Founded in 1888, McGraw-Hill is the oldest member of this list. The company provides educational materials for pre-kindergarten through postgraduate level across a variety of areas. To keep pace in the computer age, the company has expanded beyond print to digital content and learning technology.
It's no small task to turn a ship that large around. McGraw-Hill’s robust mentorship programs are one way they're working to maintain their spot as an education power house for another century.
“Participant research has revealed that cross-segment learning and collaboration is one of the main benefits of the program.” — Sue Stanek, Menttium Senior Consultant
Broaden Perspective and Leadership Development
To broaden perspectives across more than 20,000 employees in 38 countries, McGraw-Hill draws from a variety of business units and countries to form the core of their mentorship program.
Like Boeing, McGraw-Hill knew that program success for such a large organization would come down to execution. To make sure the program produced results, McGraw-Hill's Women's Initiative for Networking and Success conduct extensive research to develop formal best practices.
McGraw-Hill partnered with Menttium Corporation to ensure a flawless execution. According to this case study from Menttium, consultants partnered with senior leadership to define goals around leadership development, thought leadership, broadening perspectives and more.
Never ones to "set it and forget it." McGraw-Hill conducted internal research to measure the success of their programs. The results are encouraging. Close to 100% of participants said they would recommend the program to a friend and 88% say that their perspectives of different business units has grown.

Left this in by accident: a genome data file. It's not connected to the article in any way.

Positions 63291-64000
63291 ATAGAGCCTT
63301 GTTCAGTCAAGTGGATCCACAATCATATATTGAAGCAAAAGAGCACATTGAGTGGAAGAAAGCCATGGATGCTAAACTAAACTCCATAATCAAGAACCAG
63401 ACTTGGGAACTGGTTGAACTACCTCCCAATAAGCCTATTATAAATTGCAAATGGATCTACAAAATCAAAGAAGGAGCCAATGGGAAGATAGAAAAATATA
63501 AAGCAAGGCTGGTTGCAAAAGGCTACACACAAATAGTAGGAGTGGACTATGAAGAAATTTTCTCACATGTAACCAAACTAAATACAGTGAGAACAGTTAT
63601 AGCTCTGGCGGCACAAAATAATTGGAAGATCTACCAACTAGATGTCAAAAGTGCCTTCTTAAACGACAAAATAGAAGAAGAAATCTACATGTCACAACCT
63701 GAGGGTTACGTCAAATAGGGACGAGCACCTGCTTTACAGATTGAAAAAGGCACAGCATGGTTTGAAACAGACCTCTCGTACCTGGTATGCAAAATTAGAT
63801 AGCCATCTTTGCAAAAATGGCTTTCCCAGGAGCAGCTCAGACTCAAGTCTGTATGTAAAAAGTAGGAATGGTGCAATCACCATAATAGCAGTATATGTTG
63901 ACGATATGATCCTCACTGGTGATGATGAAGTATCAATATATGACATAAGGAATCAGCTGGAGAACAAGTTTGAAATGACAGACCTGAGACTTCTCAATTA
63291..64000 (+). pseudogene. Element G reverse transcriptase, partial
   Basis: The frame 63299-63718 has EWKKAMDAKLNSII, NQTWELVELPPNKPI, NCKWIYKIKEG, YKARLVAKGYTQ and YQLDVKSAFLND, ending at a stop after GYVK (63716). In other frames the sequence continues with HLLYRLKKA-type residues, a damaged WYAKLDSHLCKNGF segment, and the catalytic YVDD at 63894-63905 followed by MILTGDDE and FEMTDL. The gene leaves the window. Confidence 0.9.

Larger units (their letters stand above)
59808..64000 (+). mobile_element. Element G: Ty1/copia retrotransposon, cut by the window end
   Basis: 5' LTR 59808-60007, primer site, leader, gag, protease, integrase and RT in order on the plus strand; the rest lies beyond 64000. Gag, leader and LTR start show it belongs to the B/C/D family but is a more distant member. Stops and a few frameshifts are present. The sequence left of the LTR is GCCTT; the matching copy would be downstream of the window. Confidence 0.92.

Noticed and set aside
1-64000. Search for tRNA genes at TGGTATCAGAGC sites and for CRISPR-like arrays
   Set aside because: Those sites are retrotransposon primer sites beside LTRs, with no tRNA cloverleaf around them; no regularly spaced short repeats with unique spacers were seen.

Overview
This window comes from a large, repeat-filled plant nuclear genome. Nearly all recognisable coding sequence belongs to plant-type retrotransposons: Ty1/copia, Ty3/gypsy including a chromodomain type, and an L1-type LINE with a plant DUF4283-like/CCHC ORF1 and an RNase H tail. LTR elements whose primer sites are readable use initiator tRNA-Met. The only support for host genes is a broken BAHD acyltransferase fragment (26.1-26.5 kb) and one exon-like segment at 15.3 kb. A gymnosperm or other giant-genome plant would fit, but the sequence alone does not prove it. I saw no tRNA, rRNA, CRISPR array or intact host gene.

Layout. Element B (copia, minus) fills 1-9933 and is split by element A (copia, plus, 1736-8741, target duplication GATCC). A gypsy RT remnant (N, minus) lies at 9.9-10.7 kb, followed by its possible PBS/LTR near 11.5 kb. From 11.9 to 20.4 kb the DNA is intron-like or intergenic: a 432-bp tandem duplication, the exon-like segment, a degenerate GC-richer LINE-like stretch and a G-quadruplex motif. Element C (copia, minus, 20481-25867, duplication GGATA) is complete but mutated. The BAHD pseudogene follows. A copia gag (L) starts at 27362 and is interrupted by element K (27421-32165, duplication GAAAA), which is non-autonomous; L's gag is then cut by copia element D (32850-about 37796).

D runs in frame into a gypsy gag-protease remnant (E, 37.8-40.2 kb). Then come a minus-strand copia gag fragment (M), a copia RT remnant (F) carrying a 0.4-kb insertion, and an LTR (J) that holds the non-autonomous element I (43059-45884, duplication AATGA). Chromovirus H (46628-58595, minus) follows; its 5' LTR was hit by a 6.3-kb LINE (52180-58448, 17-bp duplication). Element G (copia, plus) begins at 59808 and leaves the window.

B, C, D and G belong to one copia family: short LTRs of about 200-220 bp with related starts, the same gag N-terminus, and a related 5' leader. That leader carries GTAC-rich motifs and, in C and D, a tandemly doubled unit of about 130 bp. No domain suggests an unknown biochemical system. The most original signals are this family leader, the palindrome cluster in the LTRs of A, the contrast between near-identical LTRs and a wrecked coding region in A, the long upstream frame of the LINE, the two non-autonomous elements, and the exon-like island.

The 51-year-old company is headquartered in Paris, France, which makes them the only European organization on our list. Their almost 500k employees are spread around 80 countries and 34,000 sites. To ensure efficient knowledge sharing in a diverse workforce, Sodexo implemented a formal mentorship program in 2009.
“For me, IMPACT is a great way to pay it forward and to accelerate the development of our future leaders.” —Ted Monk, SVP School Services
Offered to all employees in the US, Sodexos three-part Spirit of Mentoring Program is built to facilate knowledge transfer and career development.
Sodexo describes the program as "an opportunity to help one another develop through collaboration, goal achievement and problem solving." They go on to say that "mentoring is a developmental partnership through which partners share perspectives as they foster personal and professional growth."
In the IMPACT program, long-lasting partnerships are forged where mentor and mentee develop relationships that continue past the formal end of their program.
During the informal Bridge and Peer-Peer Programs, frontline managers and new hires come together to share best practices, development opportunities and to spread diversity through the management level.
If you play social games, chances are you've come across Zynga. Founded in 2007, the company's headcount is now close to 2,000 employees. To build the “next generation of social games,” Zynga knows they'll need to serve young developers and project managers. To make sure students fresh out of school reach their full potential, Zynga has built a robust mentorship program.
“Zynga’s management philosophy is to turn people into CEOs.” —Mark Pincus, Zynga CEO
Recent graduates start with a 1-week intensive program designed to get new employees up to speed. Over the next six months, employees are exposed to a variety of focus areas. Once participants graduate from the program they get the chance to make important decisions about which team they'll join.
Students within two years of graduating can participate in Zynga's internship program. During the program interns receive all the benefits of full-time employees while they explore personal projects and build their professional networks.
Recommended Reading: The Basic Anatomy of Any Corporate Mentorship Program